Atari makes some key changes with its new Atari VCS games console, namely the outer shell design.
Following a big hardware upgrade to Ryzen APUs, the Atari VCS is getting a makeshift to match its fancy new guts. Today the company announced a few design alterations to the console's chassis that will help reduce costs and speed up production. Atari has slightly shrunken the VCS' width, but gave it a bit more height with a retro-inspired stand (original dimensions are 14.5" x 5.3" x 1.6" compared to the revised 12.3" x 5.9" x 2.0").
Thew new changes actually have an effect on interfacing too. The built-in SD card port has been nixed in favor of two front-facing USB 3.0 ports for easy access. The Atari VCS console is made to be a kind of nexus for living room entertainment, so it'll support mice and keyboards, phone charging, various controllers, and more through USB integration.
"The newly-updated 2019 Atari VCS construction method retains every cool curve and rib of our original design, but simplifies the case components to four primary pieces: a top housing, a bottom housing, and front & back panels. This construction is stronger, uses far less material which reduces plastic waste, and has shorter and more-precise assembly times.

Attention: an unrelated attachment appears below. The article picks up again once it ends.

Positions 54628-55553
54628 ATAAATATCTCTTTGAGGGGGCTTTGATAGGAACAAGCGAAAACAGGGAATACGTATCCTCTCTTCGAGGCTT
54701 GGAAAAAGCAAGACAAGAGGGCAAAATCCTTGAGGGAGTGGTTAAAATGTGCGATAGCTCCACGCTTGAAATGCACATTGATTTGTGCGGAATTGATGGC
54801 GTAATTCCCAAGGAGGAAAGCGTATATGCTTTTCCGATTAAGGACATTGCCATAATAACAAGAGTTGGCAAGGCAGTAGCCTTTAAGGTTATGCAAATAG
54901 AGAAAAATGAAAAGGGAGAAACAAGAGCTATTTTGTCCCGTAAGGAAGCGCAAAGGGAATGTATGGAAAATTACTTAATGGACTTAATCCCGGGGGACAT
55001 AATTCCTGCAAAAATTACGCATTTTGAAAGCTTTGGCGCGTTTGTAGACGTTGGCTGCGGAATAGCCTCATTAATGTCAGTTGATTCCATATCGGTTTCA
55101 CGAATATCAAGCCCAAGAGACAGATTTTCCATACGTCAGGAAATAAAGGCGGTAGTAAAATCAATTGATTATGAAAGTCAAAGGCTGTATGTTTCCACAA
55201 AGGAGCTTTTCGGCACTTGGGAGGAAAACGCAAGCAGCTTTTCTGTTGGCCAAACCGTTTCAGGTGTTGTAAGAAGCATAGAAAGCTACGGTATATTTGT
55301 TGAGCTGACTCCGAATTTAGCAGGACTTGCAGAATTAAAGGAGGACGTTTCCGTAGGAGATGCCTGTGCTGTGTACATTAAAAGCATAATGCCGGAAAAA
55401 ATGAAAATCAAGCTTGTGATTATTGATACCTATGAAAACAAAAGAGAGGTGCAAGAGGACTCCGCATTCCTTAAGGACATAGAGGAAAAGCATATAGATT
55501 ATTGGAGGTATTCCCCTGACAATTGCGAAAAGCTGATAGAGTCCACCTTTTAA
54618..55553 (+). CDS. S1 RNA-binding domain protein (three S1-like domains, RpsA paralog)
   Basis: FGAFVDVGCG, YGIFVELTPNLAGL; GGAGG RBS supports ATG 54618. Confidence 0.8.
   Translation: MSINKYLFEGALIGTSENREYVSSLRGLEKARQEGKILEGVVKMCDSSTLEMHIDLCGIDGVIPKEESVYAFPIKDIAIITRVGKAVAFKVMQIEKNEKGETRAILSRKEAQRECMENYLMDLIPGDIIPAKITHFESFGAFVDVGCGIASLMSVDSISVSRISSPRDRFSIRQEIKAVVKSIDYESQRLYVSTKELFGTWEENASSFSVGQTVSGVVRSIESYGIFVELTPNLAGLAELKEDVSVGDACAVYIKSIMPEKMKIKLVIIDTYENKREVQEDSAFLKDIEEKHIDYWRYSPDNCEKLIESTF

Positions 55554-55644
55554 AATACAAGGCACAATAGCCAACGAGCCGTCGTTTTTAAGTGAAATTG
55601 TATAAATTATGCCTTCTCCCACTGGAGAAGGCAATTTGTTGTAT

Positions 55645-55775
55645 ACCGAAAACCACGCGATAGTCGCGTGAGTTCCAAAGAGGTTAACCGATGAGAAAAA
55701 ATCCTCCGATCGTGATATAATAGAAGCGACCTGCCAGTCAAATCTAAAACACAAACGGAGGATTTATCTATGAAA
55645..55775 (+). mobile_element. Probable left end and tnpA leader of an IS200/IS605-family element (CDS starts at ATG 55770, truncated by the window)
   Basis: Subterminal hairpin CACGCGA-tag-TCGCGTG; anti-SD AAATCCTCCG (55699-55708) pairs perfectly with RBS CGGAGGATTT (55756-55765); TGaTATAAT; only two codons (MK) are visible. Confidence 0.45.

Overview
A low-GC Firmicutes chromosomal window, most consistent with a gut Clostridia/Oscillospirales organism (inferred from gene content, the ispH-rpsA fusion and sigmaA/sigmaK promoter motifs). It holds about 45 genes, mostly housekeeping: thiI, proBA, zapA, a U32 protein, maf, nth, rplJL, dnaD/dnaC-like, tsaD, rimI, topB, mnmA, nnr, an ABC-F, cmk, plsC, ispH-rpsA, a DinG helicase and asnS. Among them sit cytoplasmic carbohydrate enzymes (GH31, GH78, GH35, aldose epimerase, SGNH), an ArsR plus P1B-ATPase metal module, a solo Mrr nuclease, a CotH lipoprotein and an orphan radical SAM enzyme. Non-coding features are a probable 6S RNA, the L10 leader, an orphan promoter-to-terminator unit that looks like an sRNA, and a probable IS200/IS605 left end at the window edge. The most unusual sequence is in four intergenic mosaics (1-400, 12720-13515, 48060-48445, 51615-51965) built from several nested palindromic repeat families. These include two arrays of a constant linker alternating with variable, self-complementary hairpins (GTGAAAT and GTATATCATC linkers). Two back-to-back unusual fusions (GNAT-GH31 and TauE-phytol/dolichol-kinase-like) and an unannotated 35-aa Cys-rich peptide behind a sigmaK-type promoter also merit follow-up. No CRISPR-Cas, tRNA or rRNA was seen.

"Most importantly, tooling and materials expenses for the updated construction will be less than the original approach, and assembly time gains and product yield improvements will be even greater than that."
All-in-all the Atari VCS still feels like a rather iffy bet.
The company has been out of the console game for a long, long time, and it's trying to penetrate a market dominated by Sony, Microsoft and Nintendo. Atari plans to leverage multiple avenues to giving the VCS a long life, including making a digital storefront platform that sells indies, first-party retro classics and remasters, and games from third-party developers.
Plus Atari was careful to say the VCS will support multimedia playback like video and music streaming and web browsing. It'll basically be a set-top box computer set in a console design, and it may be one of the first systems to utilize AMD's newer console-specific Ryzen APU chips.
These inner and outer redesigns have delayed the Atari VCS into late 2019 for Indiegogo supporters.